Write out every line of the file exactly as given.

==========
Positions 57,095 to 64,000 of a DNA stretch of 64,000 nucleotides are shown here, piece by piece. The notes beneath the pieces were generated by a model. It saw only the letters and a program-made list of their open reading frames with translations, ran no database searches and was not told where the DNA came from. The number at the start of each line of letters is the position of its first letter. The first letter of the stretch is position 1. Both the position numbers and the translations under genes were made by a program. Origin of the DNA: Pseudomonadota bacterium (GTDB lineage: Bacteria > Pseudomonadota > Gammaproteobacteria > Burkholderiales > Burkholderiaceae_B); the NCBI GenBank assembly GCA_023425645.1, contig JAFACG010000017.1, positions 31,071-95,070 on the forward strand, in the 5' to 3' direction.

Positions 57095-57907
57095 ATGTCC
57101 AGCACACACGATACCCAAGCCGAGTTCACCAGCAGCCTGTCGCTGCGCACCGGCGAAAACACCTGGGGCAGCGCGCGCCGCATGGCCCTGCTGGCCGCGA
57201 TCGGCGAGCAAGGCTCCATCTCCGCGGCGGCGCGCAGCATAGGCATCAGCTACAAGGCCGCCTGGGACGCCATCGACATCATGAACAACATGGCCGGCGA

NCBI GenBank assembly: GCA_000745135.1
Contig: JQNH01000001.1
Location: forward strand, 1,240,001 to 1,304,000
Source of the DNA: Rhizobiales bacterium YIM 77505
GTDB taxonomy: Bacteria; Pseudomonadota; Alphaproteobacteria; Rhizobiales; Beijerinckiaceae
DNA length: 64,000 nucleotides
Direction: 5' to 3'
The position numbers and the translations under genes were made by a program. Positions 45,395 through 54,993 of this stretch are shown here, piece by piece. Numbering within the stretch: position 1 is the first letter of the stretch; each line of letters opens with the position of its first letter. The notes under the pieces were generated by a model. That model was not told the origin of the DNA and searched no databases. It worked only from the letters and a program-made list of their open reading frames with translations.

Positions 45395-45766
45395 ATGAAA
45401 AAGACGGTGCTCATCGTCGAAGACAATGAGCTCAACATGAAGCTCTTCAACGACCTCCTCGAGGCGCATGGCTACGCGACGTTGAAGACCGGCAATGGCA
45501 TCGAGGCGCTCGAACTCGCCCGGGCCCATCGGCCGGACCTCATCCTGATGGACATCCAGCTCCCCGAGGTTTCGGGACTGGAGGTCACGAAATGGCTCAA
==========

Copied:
Positions 57,095 to 64,000 of a DNA stretch of 64,000 nucleotides are shown here, piece by piece. The notes beneath the pieces were generated by a model. It saw only the letters and a program-made list of their open reading frames with translations, ran no database searches and was not told where the DNA came from. The number at the start of each line of letters is the position of its first letter. The first letter of the stretch is position 1. Both the position numbers and the translations under genes were made by a program. Origin of the DNA: Pseudomonadota bacterium (GTDB lineage: Bacteria > Pseudomonadota > Gammaproteobacteria > Burkholderiales > Burkholderiaceae_B); the NCBI GenBank assembly GCA_023425645.1, contig JAFACG010000017.1, positions 31,071-95,070 on the forward strand, in the 5' to 3' direction.

Positions 57095-57907
57095 ATGTCC
57101 AGCACACACGATACCCAAGCCGAGTTCACCAGCAGCCTGTCGCTGCGCACCGGCGAAAACACCTGGGGCAGCGCGCGCCGCATGGCCCTGCTGGCCGCGA
57201 TCGGCGAGCAAGGCTCCATCTCCGCGGCGGCGCGCAGCATAGGCATCAGCTACAAGGCCGCCTGGGACGCCATCGACATCATGAACAACATGGCCGGCGA

NCBI GenBank assembly: GCA_000745135.1
Contig: JQNH01000001.1
Location: forward strand, 1,240,001 to 1,304,000
Source of the DNA: Rhizobiales bacterium YIM 77505
GTDB taxonomy: Bacteria; Pseudomonadota; Alphaproteobacteria; Rhizobiales; Beijerinckiaceae
DNA length: 64,000 nucleotides
Direction: 5' to 3'
The position numbers and the translations under genes were made by a program. Positions 45,395 through 54,993 of this stretch are shown here, piece by piece. Numbering within the stretch: position 1 is the first letter of the stretch; each line of letters opens with the position of its first letter. The notes under the pieces were generated by a model. That model was not told the origin of the DNA and searched no databases. It worked only from the letters and a program-made list of their open reading frames with translations.

Positions 45395-45766
45395 ATGAAA
45401 AAGACGGTGCTCATCGTCGAAGACAATGAGCTCAACATGAAGCTCTTCAACGACCTCCTCGAGGCGCATGGCTACGCGACGTTGAAGACCGGCAATGGCA
45501 TCGAGGCGCTCGAACTCGCCCGGGCCCATCGGCCGGACCTCATCCTGATGGACATCCAGCTCCCCGAGGTTTCGGGACTGGAGGTCACGAAATGGCTCAA